Which was another want of his: connection, he wanted connection. Far away from what had been his home, he wanted to know others, he wanted to be known by others. He wanted friends, he wanted to understand the people around him who he’d just met. Everyone seemed to be living out their own story in a way that he wasn’t exactly used to, and even if those stories were horrible—as they might be, with what he’d seen from Louis, from Camden’s curse, from Hannah’s aunt, from whatever happened to his neighbor before Ashesh showed up. Even if they were horrible, he wanted to be a part of them. He wanted to find out what was next in the strange town he had found himself in, find out what was next in his own story, his own life. Maybe what he saw here would make him want to leave, and with the flute, he wouldn’t have to worry about the petty details of that. He could go anywhere, not worry about money, housing, anything. He could travel reality carried on the backs of his own entourage, he could see everything about everyone around him—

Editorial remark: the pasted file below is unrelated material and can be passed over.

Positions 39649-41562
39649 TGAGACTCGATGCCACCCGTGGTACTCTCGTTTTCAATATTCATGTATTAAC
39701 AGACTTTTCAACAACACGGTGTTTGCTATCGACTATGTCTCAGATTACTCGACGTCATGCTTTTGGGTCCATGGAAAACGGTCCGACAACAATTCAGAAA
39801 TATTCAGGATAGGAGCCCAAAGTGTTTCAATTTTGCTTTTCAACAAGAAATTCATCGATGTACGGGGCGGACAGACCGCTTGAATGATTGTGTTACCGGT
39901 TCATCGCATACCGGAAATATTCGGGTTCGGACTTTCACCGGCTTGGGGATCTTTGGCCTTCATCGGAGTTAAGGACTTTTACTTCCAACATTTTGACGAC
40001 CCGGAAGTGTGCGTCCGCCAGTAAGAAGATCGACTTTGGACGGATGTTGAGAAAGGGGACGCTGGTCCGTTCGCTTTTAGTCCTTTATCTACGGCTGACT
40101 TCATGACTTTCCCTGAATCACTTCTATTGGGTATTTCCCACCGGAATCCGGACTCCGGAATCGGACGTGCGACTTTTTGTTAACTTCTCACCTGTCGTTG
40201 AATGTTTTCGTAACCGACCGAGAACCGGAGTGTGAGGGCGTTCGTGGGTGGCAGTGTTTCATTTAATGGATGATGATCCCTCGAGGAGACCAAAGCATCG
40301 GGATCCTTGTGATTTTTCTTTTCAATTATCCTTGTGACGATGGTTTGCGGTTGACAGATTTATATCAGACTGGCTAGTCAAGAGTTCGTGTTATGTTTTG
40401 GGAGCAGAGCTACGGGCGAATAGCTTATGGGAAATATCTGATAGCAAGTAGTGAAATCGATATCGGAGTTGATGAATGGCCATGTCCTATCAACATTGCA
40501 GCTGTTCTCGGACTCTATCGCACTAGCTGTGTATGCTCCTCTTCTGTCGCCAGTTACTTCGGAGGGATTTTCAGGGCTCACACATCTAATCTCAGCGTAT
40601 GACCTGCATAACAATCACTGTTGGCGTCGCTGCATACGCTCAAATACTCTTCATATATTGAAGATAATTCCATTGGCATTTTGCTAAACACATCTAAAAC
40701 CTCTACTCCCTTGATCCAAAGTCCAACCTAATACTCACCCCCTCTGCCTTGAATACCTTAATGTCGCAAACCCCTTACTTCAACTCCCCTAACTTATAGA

—But only by peeling these people open, by learning things through arcane means instead of through discovering them person to person. Could he face his great-aunt Grace again if he did that?